David Louis Edelman David Louis Edelman

The Science of Infoquake

Norman Spinrad recently wrote a review in Asimov’s of my novel Infoquake wherein he discussed the scientific accuracy of the book. Mr. Spinrad had this to say:

Asimov's 30th Anniversary issue[W]hether or not such a novel could be considered “hard science fiction”… might be moot if Edelman himself were just blowing rubber science smoke and mirrors. Instead, he is actually trying to make bio/logics and MultiReal seem scientifically credible in the manner of a hard science fiction writer and doing a pretty good job of it, at least when it comes to bio/logics.

Edelman seems to have convincing and convincingly detailed knowledge of the physiology and biochemistry of the human nervous system down to the molecular level. And cares about making his fictional combination of molecular biology and nanotech credible to the point where the hard science credibility of the former makes the questionable nature of the latter seem more credible even to a nanotech skeptic like me.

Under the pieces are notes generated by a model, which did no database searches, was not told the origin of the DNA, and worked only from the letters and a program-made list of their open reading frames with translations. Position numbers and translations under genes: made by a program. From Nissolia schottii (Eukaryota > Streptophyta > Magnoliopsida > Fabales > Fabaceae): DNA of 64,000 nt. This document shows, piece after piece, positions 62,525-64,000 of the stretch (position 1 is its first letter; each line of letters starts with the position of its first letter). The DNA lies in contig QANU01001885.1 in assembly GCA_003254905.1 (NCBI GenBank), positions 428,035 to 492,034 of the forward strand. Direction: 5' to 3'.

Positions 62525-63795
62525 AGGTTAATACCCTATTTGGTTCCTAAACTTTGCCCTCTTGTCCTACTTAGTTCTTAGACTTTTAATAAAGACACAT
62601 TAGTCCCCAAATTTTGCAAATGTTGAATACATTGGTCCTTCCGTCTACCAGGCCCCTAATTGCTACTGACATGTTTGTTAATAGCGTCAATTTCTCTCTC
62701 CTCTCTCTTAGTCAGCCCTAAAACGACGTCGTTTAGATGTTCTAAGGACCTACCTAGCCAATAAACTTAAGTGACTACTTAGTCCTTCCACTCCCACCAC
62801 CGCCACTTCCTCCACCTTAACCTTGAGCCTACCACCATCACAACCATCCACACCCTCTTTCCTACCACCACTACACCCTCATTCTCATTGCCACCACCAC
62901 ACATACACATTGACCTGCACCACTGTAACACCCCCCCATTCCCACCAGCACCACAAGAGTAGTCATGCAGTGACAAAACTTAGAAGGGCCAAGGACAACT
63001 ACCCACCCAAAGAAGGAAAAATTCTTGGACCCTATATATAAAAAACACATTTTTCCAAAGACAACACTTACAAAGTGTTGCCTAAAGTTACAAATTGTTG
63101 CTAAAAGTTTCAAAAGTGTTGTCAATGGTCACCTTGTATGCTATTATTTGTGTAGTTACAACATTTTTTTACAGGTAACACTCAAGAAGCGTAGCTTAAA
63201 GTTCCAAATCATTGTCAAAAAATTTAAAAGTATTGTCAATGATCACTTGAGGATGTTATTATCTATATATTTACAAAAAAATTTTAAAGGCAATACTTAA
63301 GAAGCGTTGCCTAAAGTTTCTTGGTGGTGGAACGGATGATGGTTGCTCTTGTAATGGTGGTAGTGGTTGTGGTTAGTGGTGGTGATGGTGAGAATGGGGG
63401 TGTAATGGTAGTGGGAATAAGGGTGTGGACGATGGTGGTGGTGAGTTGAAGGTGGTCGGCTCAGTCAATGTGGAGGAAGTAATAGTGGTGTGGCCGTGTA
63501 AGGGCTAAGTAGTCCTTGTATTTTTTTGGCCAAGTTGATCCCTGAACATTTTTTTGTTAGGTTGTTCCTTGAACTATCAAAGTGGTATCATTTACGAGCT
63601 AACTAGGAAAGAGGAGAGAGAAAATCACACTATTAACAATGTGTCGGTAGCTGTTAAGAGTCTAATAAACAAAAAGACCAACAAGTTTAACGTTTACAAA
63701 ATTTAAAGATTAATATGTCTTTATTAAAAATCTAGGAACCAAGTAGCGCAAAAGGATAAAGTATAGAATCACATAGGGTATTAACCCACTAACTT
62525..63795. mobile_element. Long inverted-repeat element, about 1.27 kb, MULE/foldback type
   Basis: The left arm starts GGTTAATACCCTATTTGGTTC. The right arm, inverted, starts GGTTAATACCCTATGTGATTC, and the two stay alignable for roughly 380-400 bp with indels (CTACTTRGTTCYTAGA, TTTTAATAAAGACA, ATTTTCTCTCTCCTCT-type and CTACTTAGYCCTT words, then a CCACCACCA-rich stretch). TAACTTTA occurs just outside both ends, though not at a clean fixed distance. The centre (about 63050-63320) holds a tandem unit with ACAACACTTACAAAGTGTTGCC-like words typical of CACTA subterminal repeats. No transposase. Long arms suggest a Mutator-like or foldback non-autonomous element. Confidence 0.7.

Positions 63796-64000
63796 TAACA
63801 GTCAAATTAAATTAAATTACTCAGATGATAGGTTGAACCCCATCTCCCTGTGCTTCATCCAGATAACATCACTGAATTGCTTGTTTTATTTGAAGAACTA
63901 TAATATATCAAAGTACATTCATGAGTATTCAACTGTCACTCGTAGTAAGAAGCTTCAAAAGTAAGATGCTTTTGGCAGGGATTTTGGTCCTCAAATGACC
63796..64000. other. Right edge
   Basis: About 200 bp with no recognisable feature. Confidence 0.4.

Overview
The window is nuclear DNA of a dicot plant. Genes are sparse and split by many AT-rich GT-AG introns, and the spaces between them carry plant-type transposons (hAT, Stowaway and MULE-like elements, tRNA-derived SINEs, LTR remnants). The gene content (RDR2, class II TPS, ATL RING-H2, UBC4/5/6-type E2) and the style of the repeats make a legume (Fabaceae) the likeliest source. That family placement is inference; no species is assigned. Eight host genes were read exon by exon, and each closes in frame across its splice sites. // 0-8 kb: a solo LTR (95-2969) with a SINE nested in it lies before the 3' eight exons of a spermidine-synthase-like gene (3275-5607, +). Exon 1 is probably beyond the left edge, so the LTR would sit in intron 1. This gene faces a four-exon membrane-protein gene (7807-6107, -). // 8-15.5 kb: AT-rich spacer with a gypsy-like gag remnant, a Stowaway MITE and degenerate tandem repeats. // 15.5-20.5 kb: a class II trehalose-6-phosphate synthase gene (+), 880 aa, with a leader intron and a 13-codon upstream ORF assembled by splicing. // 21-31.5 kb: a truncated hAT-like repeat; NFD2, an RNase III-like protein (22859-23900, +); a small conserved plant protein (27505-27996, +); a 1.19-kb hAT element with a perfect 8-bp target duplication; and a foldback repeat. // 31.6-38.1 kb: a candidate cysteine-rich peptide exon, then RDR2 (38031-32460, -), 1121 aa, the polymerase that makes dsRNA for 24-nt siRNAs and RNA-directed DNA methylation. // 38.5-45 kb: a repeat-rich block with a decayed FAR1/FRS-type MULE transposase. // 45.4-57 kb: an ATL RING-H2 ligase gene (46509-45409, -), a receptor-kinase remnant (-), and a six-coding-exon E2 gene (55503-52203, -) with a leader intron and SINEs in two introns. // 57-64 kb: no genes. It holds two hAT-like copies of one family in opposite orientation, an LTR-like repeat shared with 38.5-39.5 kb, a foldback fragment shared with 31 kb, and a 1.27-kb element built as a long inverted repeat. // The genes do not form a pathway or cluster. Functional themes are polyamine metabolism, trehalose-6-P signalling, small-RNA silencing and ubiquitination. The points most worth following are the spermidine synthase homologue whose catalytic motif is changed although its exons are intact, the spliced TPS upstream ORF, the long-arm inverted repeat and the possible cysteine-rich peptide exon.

A week or so later, SF Diplomat took a potshot at the scientific credibility of the book in his smackdown of Spinrad’s piece, saying that though the book is enjoyable enough, “Infoquake is practically fantasy.”

This has led me to give some thought about the scientific credibility of Infoquake and the scientific credibility of science fiction in general. Should the reader care whether my book — or any SF book — has good science?

For the record, my knowledge of science is fairly rotten. I don’t have the foggiest idea what the spleen does, I can’t really tell you anything about Planck’s constant, and I had to put down A Brief History of Time about 40 pages in because I was overwhelmed. As you might imagine, I’m very pleased that Spinrad thought I have “convincingly detailed knowledge of the physiology and biochemistry of the human nervous system down to the molecular level.” Greg Egan and Arthur C. Clarke are probably climbing into graves right now specifically for the purpose of rolling over in them.

But when I started the process of writing Infoquake, my intention was to write a novel about high-tech sales and marketing. It was only supposed to be accurate insomuch as it wasn’t supposed to make people with real scientific knowledge snicker. So I set the book at some undefined time in the future, about a thousand years from now, and I stuck an apocalyptic AI revolt in the interregnum to really wipe the slate clean. Then I made three suppositions: